NEW YORK -- Administrators spend a lot of time trying to resist end users' whims, but the consumerization of IT is not just a passing phase.
At TechTarget's Modern Infrastructure Decisions summit recently, independent expert Brian Madden explained how admins can embrace consumerization while maintaining manageability and security. In his session, "Ten ways to make consumerization work for you," attendees learned about the pitfalls of resisting this trend and how to successfully support mobility in the enterprise.
With Madden's 10 tips, admins can get past their reluctance and take advantage of IT consumerization's benefits:
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1. Accept the reality. Smartphones and tablets aren't going anywhere fast, and IT needs to realize that the mobile workforce is only going to grow.
"If you want to figure out how to deal with consumerization in your organization, the first step is acceptance," Madden said.
2. Build your case. To convince management of the need for bring your own device (BYOD) management, start collecting stories of security or compliance problems that have happened with users bringing their own devices into your organization. Build "a book of anecdotes" to share with higher-ups and prove to them that you can't just let mobile devices run rampant.
3. Move past the desktop. Traditional end-user computing technologies, such as Terminal Services and virtual desktop infrastructure, focus on the Windows desktop interface. Forget about trying to fit Windows apps and desktops onto mobile devices, because they weren't designed for those form factors. If you do, users will simply go out and start downloading their own mobile apps that work better.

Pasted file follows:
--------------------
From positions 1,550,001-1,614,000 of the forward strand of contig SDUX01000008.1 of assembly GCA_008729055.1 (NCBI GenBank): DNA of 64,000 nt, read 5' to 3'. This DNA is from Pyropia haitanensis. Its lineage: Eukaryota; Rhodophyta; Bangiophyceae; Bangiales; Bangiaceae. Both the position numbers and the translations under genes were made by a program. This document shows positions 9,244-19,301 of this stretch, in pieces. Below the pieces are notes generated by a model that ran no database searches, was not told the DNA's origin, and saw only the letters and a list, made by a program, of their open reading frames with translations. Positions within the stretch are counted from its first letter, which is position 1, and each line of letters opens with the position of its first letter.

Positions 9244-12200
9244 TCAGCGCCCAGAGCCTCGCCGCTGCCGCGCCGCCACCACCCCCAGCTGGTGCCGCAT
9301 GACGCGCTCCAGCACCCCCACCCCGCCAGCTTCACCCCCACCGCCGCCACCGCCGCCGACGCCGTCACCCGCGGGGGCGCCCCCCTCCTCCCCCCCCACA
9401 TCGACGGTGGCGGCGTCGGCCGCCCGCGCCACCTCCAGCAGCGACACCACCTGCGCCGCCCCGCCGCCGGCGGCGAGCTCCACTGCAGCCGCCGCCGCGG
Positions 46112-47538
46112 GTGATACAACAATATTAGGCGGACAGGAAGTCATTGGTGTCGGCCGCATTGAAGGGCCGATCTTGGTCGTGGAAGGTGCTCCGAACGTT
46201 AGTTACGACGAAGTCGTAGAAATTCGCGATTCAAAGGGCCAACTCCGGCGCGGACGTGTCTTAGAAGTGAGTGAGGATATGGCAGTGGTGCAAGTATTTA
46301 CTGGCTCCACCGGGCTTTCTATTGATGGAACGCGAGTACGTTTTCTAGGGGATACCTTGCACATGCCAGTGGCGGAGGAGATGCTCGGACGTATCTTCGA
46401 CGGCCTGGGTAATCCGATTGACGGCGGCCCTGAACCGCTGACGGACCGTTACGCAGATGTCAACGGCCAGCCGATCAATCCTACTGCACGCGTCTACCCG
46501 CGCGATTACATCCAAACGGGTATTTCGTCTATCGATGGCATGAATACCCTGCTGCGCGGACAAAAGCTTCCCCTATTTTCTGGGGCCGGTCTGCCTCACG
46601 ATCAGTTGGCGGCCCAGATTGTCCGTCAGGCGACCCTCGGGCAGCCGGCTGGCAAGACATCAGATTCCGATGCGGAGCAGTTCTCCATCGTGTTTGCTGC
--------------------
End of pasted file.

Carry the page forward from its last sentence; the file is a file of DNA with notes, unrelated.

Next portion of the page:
4. Deal with mobile devices. IT needs to learn how to manage enterprise mobility, but mobile device management (MDM) tools aren't always the answer. "MDM doesn't solve consumerization," Madden said, because it's just an attempt to lock down devices that people bought because of the freedom they offer. Consider less heavy-handed approaches instead.
5. Implement file syncing. Users need access to services such as Dropbox, Box, Microsoft SkyDrive or Citrix Systems' ShareFile to keep their files synced across multiple devices. If you're wary of consumer-focused services, there are enterprise-friendly alternatives.
"You can do modern file sync without having to go to the cloud," Madden said.
6. Don't give up on data protection. Just because you can't protect all data in the IT consumerization era doesn't mean you shouldn't protect any of it.
"We have data that's created by the organization and data that's created by the user," Madden said. "The data that's created by the user, you'll never be able to secure."
Luckily, you can secure corporate data by using email client security and other tools, so IT should make sure to do so.
7. Rethink network security. When it comes to mobile device connections, you need to approach network security in a different way. For instance, people assume you can trust on-premises users more than remote ones, which isn't always true, Madden said. Your office network may not be as secure as you think, so make sure you have the proper security certificates for mobile devices and keep track of user downloads -- even in the office. In fact, it's best to assume that all networks are unsecure.
8. Mind the capabilities gap. More and more, end users have better technology capabilities in their homes than what they have access to at work. If they are used to a large high-definition screen with quality sound at home, they'll want those features in the office, too. Try to keep up with users' needs, or they will be more likely to reject what IT provides.
9. Remember what BYOD really is. BYOD is "not about technology," Madden said. "It's about who bought the device." As such, it may be a business-side or legal-department problem, but it should not be an IT problem. All IT needs to do is manage the users, regardless of who bought the device.
10. Strike a balance between lockdown and freedom. There is a spectrum between complete device lockdown and total freedom, and IT needs to find a balance. Users tend to want freedom, but admins have to reach a happy medium that provides security and meets compliance requirements.
This was first published in April 2013